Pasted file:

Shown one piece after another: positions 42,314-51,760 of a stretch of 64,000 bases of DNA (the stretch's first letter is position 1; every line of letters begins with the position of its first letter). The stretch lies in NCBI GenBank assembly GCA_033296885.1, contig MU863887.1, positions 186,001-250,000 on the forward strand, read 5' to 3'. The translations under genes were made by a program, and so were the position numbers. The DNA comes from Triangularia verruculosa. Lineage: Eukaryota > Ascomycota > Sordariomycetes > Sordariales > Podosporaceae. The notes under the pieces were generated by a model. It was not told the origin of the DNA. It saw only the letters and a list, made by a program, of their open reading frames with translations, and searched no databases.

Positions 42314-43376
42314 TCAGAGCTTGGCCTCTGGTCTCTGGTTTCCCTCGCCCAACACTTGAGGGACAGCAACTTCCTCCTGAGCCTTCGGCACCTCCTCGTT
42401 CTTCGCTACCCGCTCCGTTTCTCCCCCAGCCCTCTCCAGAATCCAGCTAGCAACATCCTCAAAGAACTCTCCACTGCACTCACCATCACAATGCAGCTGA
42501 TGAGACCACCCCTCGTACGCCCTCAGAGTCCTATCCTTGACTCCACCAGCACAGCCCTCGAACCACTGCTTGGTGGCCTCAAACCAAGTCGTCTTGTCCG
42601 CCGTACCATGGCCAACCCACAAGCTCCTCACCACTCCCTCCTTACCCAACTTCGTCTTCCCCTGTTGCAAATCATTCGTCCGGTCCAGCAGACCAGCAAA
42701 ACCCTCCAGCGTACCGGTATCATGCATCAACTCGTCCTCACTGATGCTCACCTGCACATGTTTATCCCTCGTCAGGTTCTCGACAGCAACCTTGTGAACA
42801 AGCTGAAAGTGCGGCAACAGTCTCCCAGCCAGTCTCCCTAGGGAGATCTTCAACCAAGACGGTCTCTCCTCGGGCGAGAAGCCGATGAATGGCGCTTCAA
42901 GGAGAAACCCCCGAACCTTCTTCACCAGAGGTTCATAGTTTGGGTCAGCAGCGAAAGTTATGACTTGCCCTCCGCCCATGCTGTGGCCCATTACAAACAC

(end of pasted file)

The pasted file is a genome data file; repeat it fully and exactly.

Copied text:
Shown one piece after another: positions 42,314-51,760 of a stretch of 64,000 bases of DNA (the stretch's first letter is position 1; every line of letters begins with the position of its first letter). The stretch lies in NCBI GenBank assembly GCA_033296885.1, contig MU863887.1, positions 186,001-250,000 on the forward strand, read 5' to 3'. The translations under genes were made by a program, and so were the position numbers. The DNA comes from Triangularia verruculosa. Lineage: Eukaryota > Ascomycota > Sordariomycetes > Sordariales > Podosporaceae. The notes under the pieces were generated by a model. It was not told the origin of the DNA. It saw only the letters and a list, made by a program, of their open reading frames with translations, and searched no databases.

Positions 42314-43376
42314 TCAGAGCTTGGCCTCTGGTCTCTGGTTTCCCTCGCCCAACACTTGAGGGACAGCAACTTCCTCCTGAGCCTTCGGCACCTCCTCGTT
42401 CTTCGCTACCCGCTCCGTTTCTCCCCCAGCCCTCTCCAGAATCCAGCTAGCAACATCCTCAAAGAACTCTCCACTGCACTCACCATCACAATGCAGCTGA
42501 TGAGACCACCCCTCGTACGCCCTCAGAGTCCTATCCTTGACTCCACCAGCACAGCCCTCGAACCACTGCTTGGTGGCCTCAAACCAAGTCGTCTTGTCCG
42601 CCGTACCATGGCCAACCCACAAGCTCCTCACCACTCCCTCCTTACCCAACTTCGTCTTCCCCTGTTGCAAATCATTCGTCCGGTCCAGCAGACCAGCAAA
42701 ACCCTCCAGCGTACCGGTATCATGCATCAACTCGTCCTCACTGATGCTCACCTGCACATGTTTATCCCTCGTCAGGTTCTCGACAGCAACCTTGTGAACA
42801 AGCTGAAAGTGCGGCAACAGTCTCCCAGCCAGTCTCCCTAGGGAGATCTTCAACCAAGACGGTCTCTCCTCGGGCGAGAAGCCGATGAATGGCGCTTCAA
42901 GGAGAAACCCCCGAACCTTCTTCACCAGAGGTTCATAGTTTGGGTCAGCAGCGAAAGTTATGACTTGCCCTCCGCCCATGCTGTGGCCCATTACAAACAC